30 Jul 2023 Nestlé introduces breakthrough technology that reduces intrinsic sugars in key ingredients
Nestlé reports it has introduced a versatile and cost-effective sugar reduction technology that can be applied across different product categories, with benefits beyond sugar reduction.
Using a patented enzymatic process, it claims to reduce intrinsic sugar in ingredients such as malt, milk, and fruit juices by up to 30%, with a minimal impact on taste and texture. The sugar-reduced ingredients are then used in recipes for various products. There is no need to add sweeteners or bulking agents to replace the volume of the eliminated sugar.
It can also be used to produce low lactose and skimmed milk-based products, while reducing total sugars – and there’s more! When applied to milk-based products, it also increases prebiotic fibres.
First clinical studies have shown that these fibres can support the growth of multiple types of beneficial bacteria leading to a favourable microbiome composition in healthy adults.
“Sugar reduction across our portfolio remains a top priority. This new technology is a true breakthrough, as we can reduce sugar without adding sweeteners while preserving a great taste, all at a minimal cost increase.”Stefan Palzer, Nestlé Chief Technology Officer
“In addition,” Palzer said, “Our scientists discovered that the sugar reduction generates prebiotic fibres that support the microbiome, which is an additional benefit. We are now accelerating the global roll-out across formats and categories.”
The sugar reduction has been piloted in cocoa and malt-based RTD beverages in Southeast Asia and over the past year, Nestlé has already introduced it in factory lines for cocoa and malt-based powdered beverages such as Milo across several countries across Asia, Africa, and Latin America.
Since 2021, the sugar reduction technology has been applied to over 200 000 tons of cocoa and malt-based beverages. The roll-out continues, and other product categories such as dairy powders will follow.
The development of novel technologies, says the press release, is part of Nestlé’s continuous efforts to improve the nutritional value of its products, while supporting responsible consumption as part of a balanced diet.
“The new sugar reduction technology complements a wide range of existing solutions which Nestlé has developed over the years in collaboration with external innovation partners and suppliers.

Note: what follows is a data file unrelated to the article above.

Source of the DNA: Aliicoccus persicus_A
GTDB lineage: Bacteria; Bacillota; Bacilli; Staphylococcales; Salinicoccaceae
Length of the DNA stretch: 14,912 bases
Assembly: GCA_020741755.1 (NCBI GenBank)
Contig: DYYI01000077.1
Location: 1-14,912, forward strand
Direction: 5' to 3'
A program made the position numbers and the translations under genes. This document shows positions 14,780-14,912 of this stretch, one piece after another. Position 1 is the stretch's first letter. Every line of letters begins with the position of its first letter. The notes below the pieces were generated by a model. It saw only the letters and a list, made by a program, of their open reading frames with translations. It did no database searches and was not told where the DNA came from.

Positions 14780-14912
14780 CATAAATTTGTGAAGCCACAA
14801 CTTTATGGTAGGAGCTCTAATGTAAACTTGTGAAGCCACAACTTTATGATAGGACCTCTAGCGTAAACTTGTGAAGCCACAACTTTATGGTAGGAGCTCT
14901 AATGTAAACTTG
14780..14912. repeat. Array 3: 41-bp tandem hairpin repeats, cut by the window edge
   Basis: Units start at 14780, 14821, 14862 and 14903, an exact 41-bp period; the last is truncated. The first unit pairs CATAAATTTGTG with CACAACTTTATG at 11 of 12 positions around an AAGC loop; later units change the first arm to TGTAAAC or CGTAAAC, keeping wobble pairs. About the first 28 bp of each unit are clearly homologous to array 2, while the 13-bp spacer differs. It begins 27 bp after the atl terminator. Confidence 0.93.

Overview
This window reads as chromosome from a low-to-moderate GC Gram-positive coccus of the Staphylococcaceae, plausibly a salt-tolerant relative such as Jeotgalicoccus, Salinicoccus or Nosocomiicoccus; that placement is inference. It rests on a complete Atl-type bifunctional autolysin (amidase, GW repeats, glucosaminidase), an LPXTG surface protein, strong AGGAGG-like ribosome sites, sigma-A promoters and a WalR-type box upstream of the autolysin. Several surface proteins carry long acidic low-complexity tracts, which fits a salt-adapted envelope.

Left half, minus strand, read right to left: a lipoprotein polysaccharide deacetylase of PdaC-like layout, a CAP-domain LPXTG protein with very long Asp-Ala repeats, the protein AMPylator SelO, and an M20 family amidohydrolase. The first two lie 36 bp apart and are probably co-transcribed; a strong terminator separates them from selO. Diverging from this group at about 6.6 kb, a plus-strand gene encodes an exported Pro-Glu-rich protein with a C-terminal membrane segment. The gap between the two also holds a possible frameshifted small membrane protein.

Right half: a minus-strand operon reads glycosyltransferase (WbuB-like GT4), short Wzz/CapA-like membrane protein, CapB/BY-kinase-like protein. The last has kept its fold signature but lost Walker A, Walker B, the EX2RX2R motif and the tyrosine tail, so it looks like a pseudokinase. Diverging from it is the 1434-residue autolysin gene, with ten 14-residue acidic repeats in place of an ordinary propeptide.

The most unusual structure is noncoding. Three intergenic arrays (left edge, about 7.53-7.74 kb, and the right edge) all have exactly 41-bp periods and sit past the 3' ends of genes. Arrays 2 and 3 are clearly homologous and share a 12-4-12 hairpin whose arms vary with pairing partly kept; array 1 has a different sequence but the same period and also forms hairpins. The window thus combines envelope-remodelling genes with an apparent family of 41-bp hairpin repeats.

“This includes natural sweeteners, sweetness-enhancing or bitterness masking flavors, as well as natural bulking agents such as fibres, cereals and tailor-made dairy and cocoa powders.”
With many people still loving sugar but trying to curtail their consumption, the ability to reduce consumption while maintaining the same taste could be a major discovery for a company such as Nestlé.
Functional ingredient supplier Beneo recently noted that 57% of consumers said “low in sugar” claims influence their purchasing decisions. A recent Kerry study found that about seven in 10 respondents said they are reducing their sugar consumption to live a healthier life.
The global reduced sugar food and beverage market reached $46.18-billion in 2021, according to Grandview Research. It is forecast to post a compound annual growth rate of 8.9% from 2022 to 2030 due largely to increased demand for healthy and low-sugar foods and drinks.
The impetus is on food and beverage manufacturers of all sizes to respond.
At Nestlé, which posted $110-billion in sales globally in 2022, having the ability to bring the new technology to other product categories could be huge. It could cut sugar from a wide array of items, and bring the company closer to achieving its goal of making its offerings healthier. Earlier this year, Nestlé said 37% of its net sales, excluding pet care and specialised nutrition, come from products that are considered “healthy.”
This is not the first time Nestlé has taken aim at reducing sugar.
In 2016, it announced what it called a “groundbreaking” discovery in sugar reduction that reduced the sweetener by 30%. Two years later it introduced Milkybar Wowsomes lower-sugar chocolate bar in the UK and Ireland. But in 2020, discontinued its Milkybar Wowsomes amid low sales and a struggle to sustain distribution.
Source: Nestlé, FoodDive.com